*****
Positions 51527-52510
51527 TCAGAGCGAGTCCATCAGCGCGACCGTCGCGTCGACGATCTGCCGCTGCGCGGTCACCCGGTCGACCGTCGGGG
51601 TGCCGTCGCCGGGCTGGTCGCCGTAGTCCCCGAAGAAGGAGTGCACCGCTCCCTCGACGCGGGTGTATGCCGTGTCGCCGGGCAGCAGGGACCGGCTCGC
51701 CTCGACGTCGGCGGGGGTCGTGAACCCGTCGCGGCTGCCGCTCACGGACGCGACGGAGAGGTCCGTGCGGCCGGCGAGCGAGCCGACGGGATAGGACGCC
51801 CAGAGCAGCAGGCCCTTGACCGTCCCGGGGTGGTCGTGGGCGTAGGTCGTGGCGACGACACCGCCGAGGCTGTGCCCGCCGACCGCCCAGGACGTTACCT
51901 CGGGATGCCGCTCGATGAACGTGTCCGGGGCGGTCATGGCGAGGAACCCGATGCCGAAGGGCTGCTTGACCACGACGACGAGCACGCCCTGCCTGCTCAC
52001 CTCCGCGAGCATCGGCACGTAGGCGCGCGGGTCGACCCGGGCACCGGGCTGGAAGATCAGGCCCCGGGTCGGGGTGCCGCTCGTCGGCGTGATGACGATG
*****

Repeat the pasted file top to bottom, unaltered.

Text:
Positions 51527-52510
51527 TCAGAGCGAGTCCATCAGCGCGACCGTCGCGTCGACGATCTGCCGCTGCGCGGTCACCCGGTCGACCGTCGGGG
51601 TGCCGTCGCCGGGCTGGTCGCCGTAGTCCCCGAAGAAGGAGTGCACCGCTCCCTCGACGCGGGTGTATGCCGTGTCGCCGGGCAGCAGGGACCGGCTCGC
51701 CTCGACGTCGGCGGGGGTCGTGAACCCGTCGCGGCTGCCGCTCACGGACGCGACGGAGAGGTCCGTGCGGCCGGCGAGCGAGCCGACGGGATAGGACGCC
51801 CAGAGCAGCAGGCCCTTGACCGTCCCGGGGTGGTCGTGGGCGTAGGTCGTGGCGACGACACCGCCGAGGCTGTGCCCGCCGACCGCCCAGGACGTTACCT
51901 CGGGATGCCGCTCGATGAACGTGTCCGGGGCGGTCATGGCGAGGAACCCGATGCCGAAGGGCTGCTTGACCACGACGACGAGCACGCCCTGCCTGCTCAC
52001 CTCCGCGAGCATCGGCACGTAGGCGCGCGGGTCGACCCGGGCACCGGGCTGGAAGATCAGGCCCCGGGTCGGGGTGCCGCTCGTCGGCGTGATGACGATG